A emergency medical technician (EMT) is a health care worker who provides medical assistance to patients while they are en route to the hospitals. They are always the first one at the scene of the accident and are responsible for the initial assessment of a patient’s condition. The vast majority of EMTs in the United States work on a land ambulance, but sometimes you may see them on an air ambulance helicopter or plane.

EMT Job Description

EMTs give immediate response to 911 calls. As the first healthcare provider at the scene of emergency situations, they collaborate with firefighters and police in evaluating the situation. They attend emergencies from minor injuries to severe casualties arising from land and air accidents, fires, natural disasters, criminal violence, and other incidents. Ambulances usually have two or more crew members, which includes a paramedic along with an emergency medical technician (EMT) or emergency care assistant. Nowadays, ambulance vehicles are equipped with many high-tech devices resembling those found in the emergency department of a hospital, such as electrocardiograms (EKGs), automated external defibrillator (AED), X-ray devices, etc.

A EMT’s duty when they first arrive at the scene is to properly assess the patient’s condition and to quickly determine the course of action necessary to stabilize the patient. The assessment includes a head-to-toe survey and the ABC of Emergency Medicine (airway, breathing and circulation). EMTs will then take the patient to the hospital via an ambulance while making sure the patient’s condition is stable during the ride. They do this by using specialized equipment called backboards, which immobilizes the patient before they are placed on a stretcher for secure transport. In many cases, this initial assessment and treatment is crucial to the survival of the patient. Being a EMT can be stressful at times and requires the ability to handle a great deal of responsibility, especially when an individual’s life is in their hands.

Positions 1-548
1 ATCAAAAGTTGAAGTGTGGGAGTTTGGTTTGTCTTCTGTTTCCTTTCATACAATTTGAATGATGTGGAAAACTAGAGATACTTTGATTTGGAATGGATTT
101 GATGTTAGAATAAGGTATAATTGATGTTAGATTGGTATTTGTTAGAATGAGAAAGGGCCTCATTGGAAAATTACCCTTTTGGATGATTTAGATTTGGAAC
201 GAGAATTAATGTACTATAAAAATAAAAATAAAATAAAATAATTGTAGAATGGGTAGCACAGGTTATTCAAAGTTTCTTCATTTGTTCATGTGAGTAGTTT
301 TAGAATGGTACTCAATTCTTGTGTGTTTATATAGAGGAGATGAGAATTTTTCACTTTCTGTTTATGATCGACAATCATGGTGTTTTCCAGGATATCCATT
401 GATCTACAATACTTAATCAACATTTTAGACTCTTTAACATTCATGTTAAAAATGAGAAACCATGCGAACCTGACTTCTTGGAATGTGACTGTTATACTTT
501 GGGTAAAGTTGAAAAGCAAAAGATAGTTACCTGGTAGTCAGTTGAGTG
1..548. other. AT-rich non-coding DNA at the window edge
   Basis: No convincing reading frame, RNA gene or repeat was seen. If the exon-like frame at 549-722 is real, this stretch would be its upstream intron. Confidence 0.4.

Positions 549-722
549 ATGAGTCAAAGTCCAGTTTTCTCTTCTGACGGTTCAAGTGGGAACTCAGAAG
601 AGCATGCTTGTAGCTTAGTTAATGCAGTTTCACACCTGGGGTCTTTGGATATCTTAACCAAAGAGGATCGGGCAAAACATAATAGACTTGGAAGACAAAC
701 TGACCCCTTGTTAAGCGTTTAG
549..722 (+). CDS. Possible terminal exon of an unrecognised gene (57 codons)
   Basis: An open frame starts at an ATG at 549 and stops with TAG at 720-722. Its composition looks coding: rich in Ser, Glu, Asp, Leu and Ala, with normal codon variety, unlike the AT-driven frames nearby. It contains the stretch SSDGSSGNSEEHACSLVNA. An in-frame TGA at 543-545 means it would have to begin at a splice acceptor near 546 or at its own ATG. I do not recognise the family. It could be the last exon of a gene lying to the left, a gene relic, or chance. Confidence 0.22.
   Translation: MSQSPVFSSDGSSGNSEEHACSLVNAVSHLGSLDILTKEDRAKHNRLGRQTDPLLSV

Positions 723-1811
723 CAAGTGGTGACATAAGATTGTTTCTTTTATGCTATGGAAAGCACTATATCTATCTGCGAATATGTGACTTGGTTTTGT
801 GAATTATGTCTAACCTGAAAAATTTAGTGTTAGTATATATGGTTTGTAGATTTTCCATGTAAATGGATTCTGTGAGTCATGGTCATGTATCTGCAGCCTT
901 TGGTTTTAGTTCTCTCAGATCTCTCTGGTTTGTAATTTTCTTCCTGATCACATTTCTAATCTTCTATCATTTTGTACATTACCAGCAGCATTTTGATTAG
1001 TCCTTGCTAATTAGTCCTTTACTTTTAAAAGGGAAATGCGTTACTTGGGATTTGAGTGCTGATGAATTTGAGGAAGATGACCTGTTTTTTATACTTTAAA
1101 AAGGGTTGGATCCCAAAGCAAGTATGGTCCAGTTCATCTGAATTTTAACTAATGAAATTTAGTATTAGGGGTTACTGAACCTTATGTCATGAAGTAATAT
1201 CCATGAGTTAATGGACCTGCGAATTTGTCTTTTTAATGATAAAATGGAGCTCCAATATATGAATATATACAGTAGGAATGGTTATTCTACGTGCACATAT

The typical duties of an EMT includes:
  • Help to resuscitate patients in an emergency before hospital admission
  • Provide medical assistance during emergency situations, such as CPR, AED, prevent shock, control severe bleeding, prevent spinal damage, etc.
  • Evaluate a patient’s condition in order to determine the right course of treatment
  • Monitor patient’s condition and keep it stable while en route to the hospital
  • Aid in the transfer of patients to the emergency units of hospitals
  • Help to calm down the family members of the victim and the public on the scene
  • Create a patient care report and take notes of the medical treatment given to the patient
  • Keep the equipment clean after use; check and replace damaged and used supplies
  • Decontaminate the interior of the ambulance if it is used to transport a patient suffering from a contagious disease

EMT Prerequisites

Candidates are expected to have a high school diploma or the equivalent and CPR (cardiopulmonary resuscitation) certification before enrolling in programs to become a paramedic. It is recommended that high school students who want to build a career in this field take courses in physiology and anatomy.

How to become an EMT

Formal training is provided to qualified applicants by community colleges, technical institutes, and facilities that specialize in providing training for emergency care. There are three progressive levels of training; each requires additional coursework, hands-on training, and certification: EMT-B (basic level), EMT-I (intermediate level) and advanced level training for Paramedics (EMT-P). Individuals designated as EMTs have levels of training up to an EMT intermediate level. In general, EMT-Bs receive at least 110 hours of classroom training, whereas EMT-Is have 200–400 hours of training. An EMT trained at these levels is prepared to care for patients at the scene of an accident and assess a patient’s condition and manage respiratory, cardiac, and trauma emergencies. Extensive clinical and field experience is also required.

EMT Certification

The certification for paramedics is provided by the National Registry of Emergency Technicians (NREMT) and is required by all 50 states. Before an applicant is given any certification by NREMT, he/she is expected to complete a certified education program or training and to pass the NREMT national written and practical exams. Once certified, a minimum number of continuing education hours are required every year by the state board to maintain certification.

Most states require EMTs to renew their licences every two or three years. The NREMT also offers a certification program, which consists of additional training and exams.

EMT Salary

Click here for EMT Salary Page

EMT Job Description Summary

Here is a short recap of the EMT job description:
  • Provide medical assistance to patients en route to hospital
  • Work with paramedic, emergency care assistant, etc.
  • EMT-B requires 110 hours of training
  • EMT-I requires 200-400 hours of training
  • Must obtain certification before practice
  • 23% employment growth by 2022